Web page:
The worldwide Great ShakeOut drill originated in 2008 at USC, which serves as home base for the influential Statewide California Earthquake Center.
Ahead of Thursday’s Great ShakeOut drill, the director of the USC-based Statewide California Earthquake Center discusses its expanding role.
An analysis of historical seismic events by a USC Dornsife scientist helps explain why large tsunamis still occur after relatively small earthquakes.
The Southern California Earthquake Center at USC Dornsife is deploying high-performance computers, sensors and other high-tech gadgets to better prepare Californians for severe seismic activity.
The annual drill at USC is meant to remind students, faculty and staff of what to do in the event of an earthquake and encourage them to make their homes and offices earthquake safe.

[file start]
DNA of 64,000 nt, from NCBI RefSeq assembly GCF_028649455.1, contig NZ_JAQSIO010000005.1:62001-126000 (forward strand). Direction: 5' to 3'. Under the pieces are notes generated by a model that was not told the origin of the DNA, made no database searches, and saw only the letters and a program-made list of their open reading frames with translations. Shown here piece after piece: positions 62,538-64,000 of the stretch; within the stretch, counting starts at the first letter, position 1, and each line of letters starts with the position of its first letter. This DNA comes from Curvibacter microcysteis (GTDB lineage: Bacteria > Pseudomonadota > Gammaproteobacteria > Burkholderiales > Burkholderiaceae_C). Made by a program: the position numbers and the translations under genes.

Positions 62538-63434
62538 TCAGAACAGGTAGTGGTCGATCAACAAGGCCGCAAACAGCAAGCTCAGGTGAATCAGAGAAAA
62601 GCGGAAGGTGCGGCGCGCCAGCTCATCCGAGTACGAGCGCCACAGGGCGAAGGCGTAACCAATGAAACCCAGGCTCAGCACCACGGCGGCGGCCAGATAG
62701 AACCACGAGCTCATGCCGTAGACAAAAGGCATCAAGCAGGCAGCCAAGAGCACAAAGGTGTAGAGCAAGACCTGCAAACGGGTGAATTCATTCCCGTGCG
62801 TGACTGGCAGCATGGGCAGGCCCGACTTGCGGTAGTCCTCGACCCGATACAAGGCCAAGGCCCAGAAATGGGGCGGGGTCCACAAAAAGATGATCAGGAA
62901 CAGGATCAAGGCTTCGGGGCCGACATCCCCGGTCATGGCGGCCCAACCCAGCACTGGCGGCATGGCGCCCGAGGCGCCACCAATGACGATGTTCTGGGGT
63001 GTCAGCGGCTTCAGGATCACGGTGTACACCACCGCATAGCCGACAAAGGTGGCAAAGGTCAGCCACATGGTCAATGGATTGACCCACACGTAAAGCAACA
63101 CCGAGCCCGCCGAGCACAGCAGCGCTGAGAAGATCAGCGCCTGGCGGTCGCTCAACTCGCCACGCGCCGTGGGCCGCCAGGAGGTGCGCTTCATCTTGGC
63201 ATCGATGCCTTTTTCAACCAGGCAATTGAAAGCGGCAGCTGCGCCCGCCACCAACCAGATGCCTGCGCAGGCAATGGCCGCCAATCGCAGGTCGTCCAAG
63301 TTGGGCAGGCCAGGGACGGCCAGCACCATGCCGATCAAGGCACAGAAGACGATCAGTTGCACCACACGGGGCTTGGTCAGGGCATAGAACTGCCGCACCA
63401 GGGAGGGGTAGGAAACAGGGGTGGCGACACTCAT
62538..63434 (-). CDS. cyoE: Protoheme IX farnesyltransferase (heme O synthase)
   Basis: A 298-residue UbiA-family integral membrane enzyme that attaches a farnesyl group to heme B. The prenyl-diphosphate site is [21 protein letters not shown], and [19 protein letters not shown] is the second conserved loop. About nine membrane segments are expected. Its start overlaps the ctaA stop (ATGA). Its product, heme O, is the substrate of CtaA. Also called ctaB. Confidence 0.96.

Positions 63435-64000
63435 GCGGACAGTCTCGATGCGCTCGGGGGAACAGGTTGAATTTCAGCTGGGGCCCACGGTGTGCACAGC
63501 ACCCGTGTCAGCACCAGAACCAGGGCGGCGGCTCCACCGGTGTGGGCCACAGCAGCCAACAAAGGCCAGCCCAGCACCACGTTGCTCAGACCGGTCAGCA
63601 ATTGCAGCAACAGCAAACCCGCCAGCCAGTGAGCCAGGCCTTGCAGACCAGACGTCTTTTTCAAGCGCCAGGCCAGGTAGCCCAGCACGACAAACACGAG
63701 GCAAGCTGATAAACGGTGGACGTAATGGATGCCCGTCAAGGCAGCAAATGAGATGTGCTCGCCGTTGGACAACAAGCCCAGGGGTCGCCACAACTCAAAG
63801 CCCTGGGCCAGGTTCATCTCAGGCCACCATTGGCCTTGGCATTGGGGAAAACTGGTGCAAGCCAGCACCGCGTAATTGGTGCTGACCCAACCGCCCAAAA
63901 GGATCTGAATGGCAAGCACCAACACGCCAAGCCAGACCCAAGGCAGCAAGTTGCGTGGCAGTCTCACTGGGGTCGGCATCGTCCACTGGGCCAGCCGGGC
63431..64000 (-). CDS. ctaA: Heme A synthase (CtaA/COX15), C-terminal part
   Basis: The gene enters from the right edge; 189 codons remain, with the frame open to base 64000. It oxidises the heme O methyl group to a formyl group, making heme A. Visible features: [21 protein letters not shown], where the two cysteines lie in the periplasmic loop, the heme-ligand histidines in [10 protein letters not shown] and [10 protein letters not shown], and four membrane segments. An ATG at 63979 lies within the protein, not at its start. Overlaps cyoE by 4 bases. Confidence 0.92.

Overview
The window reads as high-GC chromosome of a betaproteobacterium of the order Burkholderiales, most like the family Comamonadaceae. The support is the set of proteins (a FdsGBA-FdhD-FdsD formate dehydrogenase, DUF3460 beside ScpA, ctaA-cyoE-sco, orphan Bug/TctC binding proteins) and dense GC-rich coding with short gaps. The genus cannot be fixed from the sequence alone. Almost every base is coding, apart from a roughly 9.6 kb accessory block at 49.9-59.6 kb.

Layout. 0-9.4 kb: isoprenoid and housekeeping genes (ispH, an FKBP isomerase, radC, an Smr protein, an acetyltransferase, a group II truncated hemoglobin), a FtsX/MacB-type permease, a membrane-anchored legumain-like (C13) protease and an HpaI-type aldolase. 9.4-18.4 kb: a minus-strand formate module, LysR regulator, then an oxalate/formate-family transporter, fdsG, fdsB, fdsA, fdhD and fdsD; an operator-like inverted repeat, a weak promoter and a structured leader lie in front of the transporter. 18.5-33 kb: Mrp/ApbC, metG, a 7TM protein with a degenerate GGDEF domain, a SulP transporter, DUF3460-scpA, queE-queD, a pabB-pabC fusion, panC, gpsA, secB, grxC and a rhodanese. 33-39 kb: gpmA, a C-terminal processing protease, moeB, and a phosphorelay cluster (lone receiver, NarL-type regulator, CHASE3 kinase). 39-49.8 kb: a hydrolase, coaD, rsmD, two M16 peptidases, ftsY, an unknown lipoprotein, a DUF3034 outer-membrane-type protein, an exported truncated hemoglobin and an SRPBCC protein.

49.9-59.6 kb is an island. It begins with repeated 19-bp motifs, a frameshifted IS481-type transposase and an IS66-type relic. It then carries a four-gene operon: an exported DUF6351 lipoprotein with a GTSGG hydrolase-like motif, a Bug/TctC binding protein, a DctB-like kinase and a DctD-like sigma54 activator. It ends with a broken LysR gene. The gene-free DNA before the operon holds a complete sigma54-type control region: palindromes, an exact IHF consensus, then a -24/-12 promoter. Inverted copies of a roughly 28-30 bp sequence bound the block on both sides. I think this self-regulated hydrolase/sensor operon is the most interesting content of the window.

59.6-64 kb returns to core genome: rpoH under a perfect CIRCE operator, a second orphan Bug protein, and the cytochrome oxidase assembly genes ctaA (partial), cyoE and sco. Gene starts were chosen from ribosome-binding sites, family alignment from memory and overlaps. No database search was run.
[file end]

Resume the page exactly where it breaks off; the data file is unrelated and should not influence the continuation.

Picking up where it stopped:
It's the fourth U.S. Geological Survey disaster scenario that incorporates economic consequence analysis in which USC researchers have played a major role.
As the new director of the Southern California Earthquake Center, Yehuda Ben-Zion wants to advance quake forecasting to a place where we can see the “big one” coming.
On Oct. 15 — also known as International ShakeOut Day — an emergency preparedness webinar open to the entire USC community will explain how to prep for a quake during the era of COVID-19.
Sylvain Barbot shares why he studies temblors and what needs to happen before we can forecast quakes.
By researching tremors under the infamous San Andreas Fault, USC scientists are seeking out what’s brewing beneath a quake’s surface.